Ohio Supreme Court

photo of FirstEnergy building
TIM RUDELL / WKSU

A split Ohio Supreme Court blocked a charge FirstEnergy Corp. customers have been paying since 2017, saying state regulators improperly allowed it to go forward. This charge cost customers as much as $200 million for each of those two years.

The Public Utilities Commission of Ohio and FirstEnergy argued the charge was to shore up credit so the utility could begin the very expensive grid modernization process.

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KEN PIORKOWSKI / FLICKR

The Ohio Supreme Court has added a new inmate to the execution schedule – though Gov. Mike DeWine has delayed four executions until a new way to carry them out is developed. 

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KAREN KASLER / STATEHOUSE NEWS BUREAU

Governors and state lawmakers have struggled for decades with school funding. The Ohio Supreme Court has struck down the property-tax based funding method four times in the last 22 years. Now two lawmakers say they think they’ve finally fixed it. Their new school funding formula they say is stable, customizable and transparent.

pic of gavel, handcuffs, cash
SHUTTERSTOCK

The Ohio Supreme Court chief justice is gathering a team of experts to examine the state’s bail system. The task force will determine whether or not the system is unfair for people who are arrested but held on expensive bail before they can argue their case. 

Daniel Dew with the conservative-leaning Buckeye Institute said a high bail can keep a person in jail when it’s not necessary.

The Lordstown GM plant across the road from the TJX site
KABIR BHATIA / WKSU

Here are your morning headlines for Wednesday, Feb. 27:

OHIO SUPREME COURT

Ohio's Supreme Court Chief Justice is awaiting a task force's recommendations on how to reform Ohio's bail system. Maureen O’Connor said it’s a real problem when some low-income Ohioans charged with crimes have to pay bail to be released from lockups. 

O’Connor said having to pay bail after being charged with minor infractions can turn the world upside down for some low-income Ohioans.

First Energy downtown Akron
Tim Rudell / WKSU

Here are your morning headlines for Friday, Jan. 25:

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TIM RUDELL / WKSU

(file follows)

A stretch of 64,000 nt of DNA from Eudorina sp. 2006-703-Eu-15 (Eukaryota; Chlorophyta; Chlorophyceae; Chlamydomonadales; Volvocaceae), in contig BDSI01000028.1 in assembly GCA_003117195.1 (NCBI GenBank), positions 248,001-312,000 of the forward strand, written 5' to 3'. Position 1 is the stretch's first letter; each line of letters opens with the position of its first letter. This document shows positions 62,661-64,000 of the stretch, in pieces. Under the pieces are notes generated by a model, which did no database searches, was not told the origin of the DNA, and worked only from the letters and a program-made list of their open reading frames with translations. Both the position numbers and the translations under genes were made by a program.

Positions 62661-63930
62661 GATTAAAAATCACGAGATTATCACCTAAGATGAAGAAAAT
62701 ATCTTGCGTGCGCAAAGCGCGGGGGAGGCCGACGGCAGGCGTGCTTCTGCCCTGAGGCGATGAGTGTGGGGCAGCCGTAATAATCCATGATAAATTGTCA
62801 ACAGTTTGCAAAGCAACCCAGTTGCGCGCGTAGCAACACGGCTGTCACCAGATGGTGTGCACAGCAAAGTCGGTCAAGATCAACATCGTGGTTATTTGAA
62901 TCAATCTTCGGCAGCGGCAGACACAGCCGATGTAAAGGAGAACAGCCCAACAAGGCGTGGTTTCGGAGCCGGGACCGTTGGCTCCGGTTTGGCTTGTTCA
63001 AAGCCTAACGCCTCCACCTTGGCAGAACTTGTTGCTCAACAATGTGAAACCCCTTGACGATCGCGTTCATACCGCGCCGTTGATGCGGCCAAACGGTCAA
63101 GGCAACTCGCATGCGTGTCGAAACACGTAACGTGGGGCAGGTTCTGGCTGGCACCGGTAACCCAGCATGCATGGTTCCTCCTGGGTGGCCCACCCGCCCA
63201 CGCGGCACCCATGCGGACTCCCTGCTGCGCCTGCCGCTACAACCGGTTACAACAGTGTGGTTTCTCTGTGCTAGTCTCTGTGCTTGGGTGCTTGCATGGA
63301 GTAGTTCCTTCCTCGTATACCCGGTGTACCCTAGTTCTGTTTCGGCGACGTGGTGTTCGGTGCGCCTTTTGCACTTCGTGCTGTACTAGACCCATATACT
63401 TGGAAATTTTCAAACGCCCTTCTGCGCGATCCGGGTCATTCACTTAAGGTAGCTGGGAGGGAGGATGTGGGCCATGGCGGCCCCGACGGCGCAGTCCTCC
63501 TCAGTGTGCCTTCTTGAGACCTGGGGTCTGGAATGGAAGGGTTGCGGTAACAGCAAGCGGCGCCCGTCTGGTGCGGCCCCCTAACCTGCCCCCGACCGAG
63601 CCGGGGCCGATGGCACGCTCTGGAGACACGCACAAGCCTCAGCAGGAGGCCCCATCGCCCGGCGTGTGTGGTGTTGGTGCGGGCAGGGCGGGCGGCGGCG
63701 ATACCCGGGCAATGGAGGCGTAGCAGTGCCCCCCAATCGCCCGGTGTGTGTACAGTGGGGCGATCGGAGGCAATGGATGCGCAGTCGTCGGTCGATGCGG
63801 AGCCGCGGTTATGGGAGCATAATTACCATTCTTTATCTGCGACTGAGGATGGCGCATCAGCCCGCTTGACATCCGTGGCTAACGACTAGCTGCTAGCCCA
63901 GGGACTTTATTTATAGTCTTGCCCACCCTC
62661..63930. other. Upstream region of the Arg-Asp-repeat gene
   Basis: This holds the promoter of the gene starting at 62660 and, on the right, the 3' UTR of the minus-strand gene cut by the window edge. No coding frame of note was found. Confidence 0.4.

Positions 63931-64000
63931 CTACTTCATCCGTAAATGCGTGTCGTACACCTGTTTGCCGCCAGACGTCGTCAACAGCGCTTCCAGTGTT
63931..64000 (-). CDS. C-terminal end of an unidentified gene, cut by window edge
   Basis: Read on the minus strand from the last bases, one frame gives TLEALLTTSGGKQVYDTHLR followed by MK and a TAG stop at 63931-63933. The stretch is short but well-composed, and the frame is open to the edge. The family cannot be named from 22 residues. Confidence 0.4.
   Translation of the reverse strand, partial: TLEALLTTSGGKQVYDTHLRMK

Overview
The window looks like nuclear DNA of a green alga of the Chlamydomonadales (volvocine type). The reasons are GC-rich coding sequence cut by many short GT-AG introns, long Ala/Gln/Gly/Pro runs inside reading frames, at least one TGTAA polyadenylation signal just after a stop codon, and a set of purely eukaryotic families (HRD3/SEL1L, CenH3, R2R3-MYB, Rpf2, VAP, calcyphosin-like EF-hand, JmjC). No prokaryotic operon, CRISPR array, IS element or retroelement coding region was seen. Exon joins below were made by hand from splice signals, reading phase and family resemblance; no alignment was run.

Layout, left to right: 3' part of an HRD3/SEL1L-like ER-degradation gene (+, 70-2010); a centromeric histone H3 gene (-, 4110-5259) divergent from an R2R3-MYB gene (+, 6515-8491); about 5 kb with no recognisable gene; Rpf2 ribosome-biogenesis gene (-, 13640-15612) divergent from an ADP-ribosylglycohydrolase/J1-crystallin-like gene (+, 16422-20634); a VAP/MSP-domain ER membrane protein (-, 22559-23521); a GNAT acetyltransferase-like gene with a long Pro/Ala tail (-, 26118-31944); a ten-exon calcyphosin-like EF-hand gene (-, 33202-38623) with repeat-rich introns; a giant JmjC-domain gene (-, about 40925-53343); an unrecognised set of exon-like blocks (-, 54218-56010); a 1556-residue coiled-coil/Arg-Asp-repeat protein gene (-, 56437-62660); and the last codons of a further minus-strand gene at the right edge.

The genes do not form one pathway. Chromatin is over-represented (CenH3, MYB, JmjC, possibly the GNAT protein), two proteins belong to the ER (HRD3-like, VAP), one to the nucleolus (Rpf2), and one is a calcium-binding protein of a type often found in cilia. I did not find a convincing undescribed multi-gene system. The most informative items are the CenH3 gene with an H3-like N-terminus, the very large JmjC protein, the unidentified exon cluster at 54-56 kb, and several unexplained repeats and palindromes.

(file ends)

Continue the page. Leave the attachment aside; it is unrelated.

Here are your morning headlines for Wednesday, January 9:

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SHANE WYNN / AKRONSTOCK

Here are your morning headlines for Monday, January 7:

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DAN KONIK / STATEHOUSE NEWS BUREAU

It was a big year for the Ohio Supreme Court, with decisions on abortion, the death penalty and bobbleheads, and the final blow to what had been the state’s largest online charter school. 

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Democrats scored one historic victory on election day. Their candidate for state Supreme Court became the first African American woman to win election as a justice.

Melody Stewart from Cleveland defeated incumbent Mary DeGenaro from the Youngstown area, who was appointed to the position earlier this year.

Stewart, who has served as a judge on the Eighth District Court of Appeals, knew it would be an uphill battle.

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WKSU

Here are your morning headlines for Wednesday, November 7:

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STATEHOUSE NEWS BUREAU

The U.S. Supreme Court says it won’t hear a challenge to Ohio’s death penalty law in a case involving a convicted murderer and rapist from Marion.

The Supreme Court chose not to review a ruling from the Ohio Supreme Court in April that upheld the death sentence for 54-year-old Maurice Mason. Mason’s team claimed Ohio’s death penalty law had the same problems as Florida’s, which the high court had ruled unconstitutional.